The effect of dexamethasone (DXM) on circulating testosterone (T) and luteinizing hormone (LH) in young postpubertal bulls;.
ABSTRACT Testosterone (T) and luteinizing hormone (LH) in the peripheral plasma of 6 young postpubertal (52 weeks of age) bulls were measured by radioimmunoassay. For 3 bulls blood samples were collected at half-hour intervals for 6 hours one day before dexamethasone (DXM) injection (20 mg) and two days after. For the 3 others blood collection occurred two days before injection and two days after. On the days before treatment, T and LH concentrations fluctuated similarly to what was previously observed. After treatment LH decreased rapidly and remained between 0.25 and 1.0 ng/ml until the end of the experiment. We observed a small peak of T (between 1.9 and 6.1 ng/ml depending on the animal) immediately after DXM injection; this peak was followed by a decrease to low values (0.25 to 0.5 ng/ml) as soon as 4 hours after injection. It is concluded that DXM suppresses the testosterone secretion. Since we observed a large decrease of LH, we postulate that DXM lowers LH release and therefore indirectly lowers the T synthesis and/or release.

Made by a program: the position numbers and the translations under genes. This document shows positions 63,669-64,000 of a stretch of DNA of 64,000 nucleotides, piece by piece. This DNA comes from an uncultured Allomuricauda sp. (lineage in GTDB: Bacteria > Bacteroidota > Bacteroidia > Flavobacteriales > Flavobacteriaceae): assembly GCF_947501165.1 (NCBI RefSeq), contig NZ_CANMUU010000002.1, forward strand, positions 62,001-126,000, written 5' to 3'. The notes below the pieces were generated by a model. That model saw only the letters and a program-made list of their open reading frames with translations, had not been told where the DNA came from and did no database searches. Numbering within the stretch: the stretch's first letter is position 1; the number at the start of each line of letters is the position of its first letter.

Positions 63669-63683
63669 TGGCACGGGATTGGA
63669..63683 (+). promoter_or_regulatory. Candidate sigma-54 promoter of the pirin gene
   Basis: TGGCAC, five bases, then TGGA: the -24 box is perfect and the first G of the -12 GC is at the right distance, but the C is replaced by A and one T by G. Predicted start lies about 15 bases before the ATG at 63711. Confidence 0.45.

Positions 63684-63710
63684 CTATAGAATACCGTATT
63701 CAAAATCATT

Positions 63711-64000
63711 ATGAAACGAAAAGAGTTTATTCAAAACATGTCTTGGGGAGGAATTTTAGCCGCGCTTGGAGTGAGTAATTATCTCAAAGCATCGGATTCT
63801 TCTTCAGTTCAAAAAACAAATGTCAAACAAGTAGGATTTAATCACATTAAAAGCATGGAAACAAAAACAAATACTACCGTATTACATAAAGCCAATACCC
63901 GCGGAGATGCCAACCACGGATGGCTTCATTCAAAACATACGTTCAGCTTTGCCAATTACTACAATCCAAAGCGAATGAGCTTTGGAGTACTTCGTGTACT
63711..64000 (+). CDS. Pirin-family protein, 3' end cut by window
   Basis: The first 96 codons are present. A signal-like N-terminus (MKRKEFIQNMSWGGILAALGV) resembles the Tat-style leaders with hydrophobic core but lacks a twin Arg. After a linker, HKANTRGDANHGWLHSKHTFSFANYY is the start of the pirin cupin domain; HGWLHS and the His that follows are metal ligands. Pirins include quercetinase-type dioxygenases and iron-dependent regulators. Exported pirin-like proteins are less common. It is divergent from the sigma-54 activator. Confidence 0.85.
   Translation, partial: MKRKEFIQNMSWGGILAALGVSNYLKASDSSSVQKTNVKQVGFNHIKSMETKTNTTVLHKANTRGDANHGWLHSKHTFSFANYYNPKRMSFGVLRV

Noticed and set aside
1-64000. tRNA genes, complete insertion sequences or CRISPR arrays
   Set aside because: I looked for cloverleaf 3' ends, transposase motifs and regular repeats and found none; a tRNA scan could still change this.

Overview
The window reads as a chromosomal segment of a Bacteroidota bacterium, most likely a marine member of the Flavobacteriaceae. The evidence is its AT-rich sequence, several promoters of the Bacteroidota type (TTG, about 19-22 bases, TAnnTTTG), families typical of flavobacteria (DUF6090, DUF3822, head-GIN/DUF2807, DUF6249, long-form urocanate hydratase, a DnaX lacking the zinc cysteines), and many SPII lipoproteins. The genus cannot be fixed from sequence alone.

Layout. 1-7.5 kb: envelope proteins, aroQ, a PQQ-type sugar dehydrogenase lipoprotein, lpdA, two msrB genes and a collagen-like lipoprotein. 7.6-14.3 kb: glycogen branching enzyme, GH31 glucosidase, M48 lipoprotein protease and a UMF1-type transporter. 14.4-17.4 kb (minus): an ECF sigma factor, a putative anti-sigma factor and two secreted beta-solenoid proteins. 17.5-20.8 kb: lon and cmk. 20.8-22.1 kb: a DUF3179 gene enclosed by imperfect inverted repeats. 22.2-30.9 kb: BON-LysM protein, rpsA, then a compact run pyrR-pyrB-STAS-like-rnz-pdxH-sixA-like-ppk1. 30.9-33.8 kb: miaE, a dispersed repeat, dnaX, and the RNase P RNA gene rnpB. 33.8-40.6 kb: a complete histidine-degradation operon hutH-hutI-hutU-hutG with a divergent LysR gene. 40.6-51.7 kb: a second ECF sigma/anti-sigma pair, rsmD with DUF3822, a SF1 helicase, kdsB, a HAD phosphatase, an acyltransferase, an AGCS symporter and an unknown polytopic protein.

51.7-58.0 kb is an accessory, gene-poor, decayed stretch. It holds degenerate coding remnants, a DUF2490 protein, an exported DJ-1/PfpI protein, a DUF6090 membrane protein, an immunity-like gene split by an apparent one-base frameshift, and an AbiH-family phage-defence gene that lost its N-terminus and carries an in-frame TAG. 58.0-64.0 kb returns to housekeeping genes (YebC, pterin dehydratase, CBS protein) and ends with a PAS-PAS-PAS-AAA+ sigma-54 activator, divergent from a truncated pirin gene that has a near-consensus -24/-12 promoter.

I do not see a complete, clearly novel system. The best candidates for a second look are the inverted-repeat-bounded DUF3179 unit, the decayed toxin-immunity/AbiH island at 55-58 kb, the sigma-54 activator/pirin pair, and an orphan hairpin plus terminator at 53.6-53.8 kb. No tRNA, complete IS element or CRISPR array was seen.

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ABSTRACT: Studies of the hypothalamic-pituitary-adrenal (HPA) axis and the hypothalamic-pituitary-testicular (HPT) axis have revealed a reciprocal relationship between these two endocrine pathways. In rats, for example, disruption of the HPT axis alters the circadian secretion of corticosterone. Stress, on the other hand, can have varying effects on testosterone secretion in both rats and humans. Furthermore, in contrast to humans, where several pulses of testosterone secretion can be detected across the 24-h period with the largest in the morning, rats appear to exhibit a diurnal rhythm of testosterone secretion. In the present study, we used an automated blood sampling system to investigate the true circadian pattern of testosterone secretion under basal conditions and investigated how this responds to changes in levels of circulating corticosteroids. Analysis of plasma testosterone revealed the expected bimodal pattern of basal testosterone secretion. The two secretory episodes were 12.59 h +/- 41 min apart and 4.04 h +/- 16 min long, with one in the light phase and the other in the dark phase of the cycle. Interestingly, when both testosterone and corticosterone diurnal profile were compared, we found that the circadian rise in plasma corticosterone levels falls neatly between the two testosterone secretory episodes. Treatment of rats with the synthetic glucocorticoid methylprednisolone in their drinking water abolished the normal bimodal profile of testosterone secretion. These rats show transient pulses of testosterone throughout the 24 h, but no circadian pattern. By contrast, adrenalectomised rats maintain their bimodal circadian pattern, suggesting that an intact HPA axis is not necessary for generation of the endogenous HPT rhythm. Thus, although the circadian rhythm of testosterone does not depend on normal HPA function, increased levels of glucocorticoids can abolish normal HPT rhythmicity.Journal of Neuroendocrinology 08/2009; 21(9):737-41. · 3.33 Impact Factor